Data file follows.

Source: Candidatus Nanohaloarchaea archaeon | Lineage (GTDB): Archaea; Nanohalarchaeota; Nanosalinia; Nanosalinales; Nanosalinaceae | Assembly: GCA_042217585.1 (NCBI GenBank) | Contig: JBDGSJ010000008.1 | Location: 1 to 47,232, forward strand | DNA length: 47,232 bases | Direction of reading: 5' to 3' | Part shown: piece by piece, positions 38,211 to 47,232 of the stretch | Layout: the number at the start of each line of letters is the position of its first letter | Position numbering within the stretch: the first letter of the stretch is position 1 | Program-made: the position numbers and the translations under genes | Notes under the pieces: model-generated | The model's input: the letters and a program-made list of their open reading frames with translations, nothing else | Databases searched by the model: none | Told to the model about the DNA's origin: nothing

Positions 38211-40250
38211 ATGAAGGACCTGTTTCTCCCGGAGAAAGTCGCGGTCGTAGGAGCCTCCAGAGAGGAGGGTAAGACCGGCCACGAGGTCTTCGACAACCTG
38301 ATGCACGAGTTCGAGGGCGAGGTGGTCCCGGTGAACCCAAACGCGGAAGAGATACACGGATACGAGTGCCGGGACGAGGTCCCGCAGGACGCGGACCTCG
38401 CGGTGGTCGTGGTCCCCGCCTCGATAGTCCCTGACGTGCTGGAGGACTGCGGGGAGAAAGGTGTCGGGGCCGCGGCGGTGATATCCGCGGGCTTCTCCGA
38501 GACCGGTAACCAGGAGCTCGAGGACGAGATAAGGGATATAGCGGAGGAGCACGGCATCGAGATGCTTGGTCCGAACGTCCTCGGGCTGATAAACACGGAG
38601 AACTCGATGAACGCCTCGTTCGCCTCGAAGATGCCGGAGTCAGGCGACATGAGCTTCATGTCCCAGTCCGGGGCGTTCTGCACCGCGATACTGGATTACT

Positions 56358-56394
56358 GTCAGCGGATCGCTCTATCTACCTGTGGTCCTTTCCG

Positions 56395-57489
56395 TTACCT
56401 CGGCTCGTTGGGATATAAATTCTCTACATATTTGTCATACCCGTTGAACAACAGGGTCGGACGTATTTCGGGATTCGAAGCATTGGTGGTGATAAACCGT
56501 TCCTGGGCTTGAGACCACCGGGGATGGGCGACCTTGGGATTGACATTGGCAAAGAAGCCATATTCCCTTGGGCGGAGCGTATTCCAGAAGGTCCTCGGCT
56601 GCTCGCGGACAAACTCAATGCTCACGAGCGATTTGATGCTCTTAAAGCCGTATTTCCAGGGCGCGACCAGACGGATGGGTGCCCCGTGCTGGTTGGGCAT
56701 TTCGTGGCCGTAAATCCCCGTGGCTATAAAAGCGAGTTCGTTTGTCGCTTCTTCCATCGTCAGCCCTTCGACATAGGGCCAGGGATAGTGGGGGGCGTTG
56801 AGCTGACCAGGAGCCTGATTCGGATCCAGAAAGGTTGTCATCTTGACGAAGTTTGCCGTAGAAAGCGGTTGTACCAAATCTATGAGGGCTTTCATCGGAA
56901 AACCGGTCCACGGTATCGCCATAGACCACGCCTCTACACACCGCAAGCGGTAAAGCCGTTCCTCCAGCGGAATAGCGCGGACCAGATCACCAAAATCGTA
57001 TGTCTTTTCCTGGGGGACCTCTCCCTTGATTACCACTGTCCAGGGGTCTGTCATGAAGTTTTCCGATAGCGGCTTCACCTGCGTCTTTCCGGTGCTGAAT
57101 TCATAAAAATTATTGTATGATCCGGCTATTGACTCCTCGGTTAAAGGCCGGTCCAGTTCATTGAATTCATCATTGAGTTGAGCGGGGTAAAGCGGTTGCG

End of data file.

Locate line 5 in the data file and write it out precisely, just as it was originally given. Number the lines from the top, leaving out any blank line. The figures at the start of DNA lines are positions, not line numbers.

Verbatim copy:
38401 CGGTGGTCGTGGTCCCCGCCTCGATAGTCCCTGACGTGCTGGAGGACTGCGGGGAGAAAGGTGTCGGGGCCGCGGCGGTGATATCCGCGGGCTTCTCCGA